Employers should be aware that significant changes have been made to the way the claim periods are calculated. From 1 July, employers will not be able to submit claims that cross calendar months and all claims for periods up to 30 June must be submitted by 31 July.
- If an employee is returning to work using the flexible furlough scheme, who chooses the working pattern?
The guidance stipulates that employers will be able to bring back employees for any amount of time and on any work pattern. Employers will need to agree with their employees the days, hours and shift patterns they will be required to work and confirm that agreement in writing.
We would recommend that employers take a transparent, pragmatic, and reasonable approach when deciding what part-time arrangements could look like, taking into account the employee’s personal circumstances, not least because the employee’s agreement is required for flexible furlough. This will also mitigate the risk of tribunal claims being issued for discrimination and/or unfair dismissal, amongst other things.
- Can employees who are shielding remain on furlough (flexible or otherwise) until the end of the scheme?
The general position remains that there is no legal entitlement to be placed on furlough and no positive obligation on an employer to keep an existing employee on furlough until 31 October 2020. However that being said, employers must be cautious and flexible in their approach when dealing with people that are shielding particularly as they are likely to qualify as disabled for the purposes of the Equality Act and because of obligations arising under health and safety legislation.
As businesses start to increase their level of activity and service provision there will be an increased demand in some quarters for employees to return to the actual workplace but the collective guidance is clear that shielding employees should be enabled to remain at home. In some cases that is likely to mean that furlough should be maintained although for some employers that may be unaffordable once the Government contribution towards employment costs starts to taper.
- If someone was originally put on furlough because there was no work for them to do, but they now do not wish to return to work because of an underlying health condition, can they be kept on furlough?
As we understand it, the reason used to furlough an employee can be changed in light of changing personal circumstances and revised government guidance issued from time to time. It is therefore not necessary that the reason provided at the outset should remain the same throughout the period of furlough.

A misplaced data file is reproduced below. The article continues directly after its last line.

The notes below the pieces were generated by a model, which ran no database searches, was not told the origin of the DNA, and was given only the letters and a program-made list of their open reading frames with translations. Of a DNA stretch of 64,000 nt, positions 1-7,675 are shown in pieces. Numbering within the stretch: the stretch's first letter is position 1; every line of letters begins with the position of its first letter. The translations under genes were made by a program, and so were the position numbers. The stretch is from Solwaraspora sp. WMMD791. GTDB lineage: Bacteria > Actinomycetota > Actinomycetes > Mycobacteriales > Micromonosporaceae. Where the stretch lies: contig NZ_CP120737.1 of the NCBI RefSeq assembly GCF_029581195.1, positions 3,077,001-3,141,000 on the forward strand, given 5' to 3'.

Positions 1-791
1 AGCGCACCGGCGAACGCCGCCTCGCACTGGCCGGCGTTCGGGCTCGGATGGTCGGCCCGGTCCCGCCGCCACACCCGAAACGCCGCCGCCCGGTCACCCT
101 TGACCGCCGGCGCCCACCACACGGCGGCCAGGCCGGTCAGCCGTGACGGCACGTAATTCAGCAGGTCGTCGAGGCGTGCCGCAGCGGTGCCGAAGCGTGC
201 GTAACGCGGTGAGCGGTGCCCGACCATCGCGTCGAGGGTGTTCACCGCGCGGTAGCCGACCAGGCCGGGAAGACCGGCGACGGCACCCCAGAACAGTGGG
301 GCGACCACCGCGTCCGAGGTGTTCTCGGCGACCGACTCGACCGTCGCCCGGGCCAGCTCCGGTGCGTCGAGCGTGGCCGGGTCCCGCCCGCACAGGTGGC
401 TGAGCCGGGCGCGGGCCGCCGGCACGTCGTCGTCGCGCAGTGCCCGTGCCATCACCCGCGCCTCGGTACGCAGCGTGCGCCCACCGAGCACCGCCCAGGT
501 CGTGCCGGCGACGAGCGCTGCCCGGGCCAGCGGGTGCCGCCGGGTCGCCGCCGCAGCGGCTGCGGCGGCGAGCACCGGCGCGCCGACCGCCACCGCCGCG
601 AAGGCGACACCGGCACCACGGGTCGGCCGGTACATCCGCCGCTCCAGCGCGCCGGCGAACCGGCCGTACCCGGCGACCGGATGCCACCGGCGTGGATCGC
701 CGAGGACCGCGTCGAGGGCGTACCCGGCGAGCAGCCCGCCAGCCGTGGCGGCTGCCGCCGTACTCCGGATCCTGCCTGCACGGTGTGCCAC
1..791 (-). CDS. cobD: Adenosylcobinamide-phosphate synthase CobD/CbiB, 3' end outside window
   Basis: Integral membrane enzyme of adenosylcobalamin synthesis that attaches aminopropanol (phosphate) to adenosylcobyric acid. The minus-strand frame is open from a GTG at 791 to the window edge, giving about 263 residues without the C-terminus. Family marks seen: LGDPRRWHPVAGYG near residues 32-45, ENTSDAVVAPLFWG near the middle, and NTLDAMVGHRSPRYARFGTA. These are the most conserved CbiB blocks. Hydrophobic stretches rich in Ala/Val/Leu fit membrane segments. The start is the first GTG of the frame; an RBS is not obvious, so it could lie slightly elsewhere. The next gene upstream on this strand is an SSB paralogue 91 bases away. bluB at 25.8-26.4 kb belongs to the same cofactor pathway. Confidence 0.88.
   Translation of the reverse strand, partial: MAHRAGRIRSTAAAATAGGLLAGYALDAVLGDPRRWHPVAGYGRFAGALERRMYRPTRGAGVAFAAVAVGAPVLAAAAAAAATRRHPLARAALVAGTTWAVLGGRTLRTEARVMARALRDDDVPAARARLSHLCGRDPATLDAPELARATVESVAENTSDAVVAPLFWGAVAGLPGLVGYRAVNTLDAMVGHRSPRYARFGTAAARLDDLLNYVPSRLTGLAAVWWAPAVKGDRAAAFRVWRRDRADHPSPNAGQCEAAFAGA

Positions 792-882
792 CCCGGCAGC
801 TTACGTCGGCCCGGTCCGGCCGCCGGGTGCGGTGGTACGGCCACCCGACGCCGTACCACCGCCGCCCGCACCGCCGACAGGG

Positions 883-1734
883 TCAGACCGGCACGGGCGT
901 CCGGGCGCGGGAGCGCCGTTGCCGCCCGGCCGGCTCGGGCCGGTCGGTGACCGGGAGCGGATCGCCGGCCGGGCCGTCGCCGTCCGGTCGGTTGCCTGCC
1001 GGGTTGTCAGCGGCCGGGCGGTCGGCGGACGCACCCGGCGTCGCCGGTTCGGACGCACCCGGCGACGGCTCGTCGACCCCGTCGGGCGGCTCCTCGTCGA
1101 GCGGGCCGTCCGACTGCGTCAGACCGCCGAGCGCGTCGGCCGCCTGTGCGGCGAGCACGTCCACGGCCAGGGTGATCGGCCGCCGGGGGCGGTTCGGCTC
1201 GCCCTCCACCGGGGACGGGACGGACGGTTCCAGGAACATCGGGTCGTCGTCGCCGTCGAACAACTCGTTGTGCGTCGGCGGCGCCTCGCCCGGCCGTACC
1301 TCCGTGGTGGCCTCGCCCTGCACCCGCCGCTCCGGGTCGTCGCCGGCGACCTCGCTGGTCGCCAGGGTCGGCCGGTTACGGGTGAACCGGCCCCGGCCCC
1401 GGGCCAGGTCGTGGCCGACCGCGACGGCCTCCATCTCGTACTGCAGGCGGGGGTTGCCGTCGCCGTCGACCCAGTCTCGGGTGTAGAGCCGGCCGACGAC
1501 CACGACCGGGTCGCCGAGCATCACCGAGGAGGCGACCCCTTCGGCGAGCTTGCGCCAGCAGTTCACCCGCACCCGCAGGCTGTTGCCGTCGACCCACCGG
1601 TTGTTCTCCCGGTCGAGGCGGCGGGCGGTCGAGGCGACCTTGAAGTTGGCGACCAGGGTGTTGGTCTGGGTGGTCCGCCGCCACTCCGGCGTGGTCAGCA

- What records must employers keep with regards to furlough arrangements?
Employers are required to keep a written record of the agreed flexible furlough working arrangement for a period of at least 5 years. But
- The amount claimed and claim period for each employee;
- The claim reference number associated with each claim;
- Breakdown of calculations (in the event HMRC raises a query);
- Details of usual hours worked, including any calculations that were required, for employees that were flexibly furloughed; and;
- Details of actual hours worked for employees that were flexibly furloughed must be retained for 6 years.
- How will the Government’s contribution to employment costs change?
From 1 August 2020, the Government will continue to contribute 80% of employees’ wages for hours not worked up to the cap of £2,500 (pro-rated) but employers will no longer be able to claim back the employer NIC and pension contributions.
In addition to no longer being able to claim for the employer NIC and pension contributions, from 1 September 2020 the Government will reduce its contribution to employees’ wages for hours not worked from 80% to 70% up to the value of £2,187.50 (pro-rated). The employer must cover the shortfall – they will not be able to reduce pay to 70% and then claim. From 1 October 2020, the Government will further reduce its contribution to 60% of employees’ wages for hours not worked up to the value of £1,875 (pro-rated). Again, the employer cannot simply reduce furlough pay to 60% during this period and then claim for the 60%.
Employers who have been paying more than the 80% would still be required to cover that from their own funds.
If you’d like any information or advice on how the above may affect you, then please contact a member of our Employment, Human Resources & Pensions Team or call 0207 880 4263.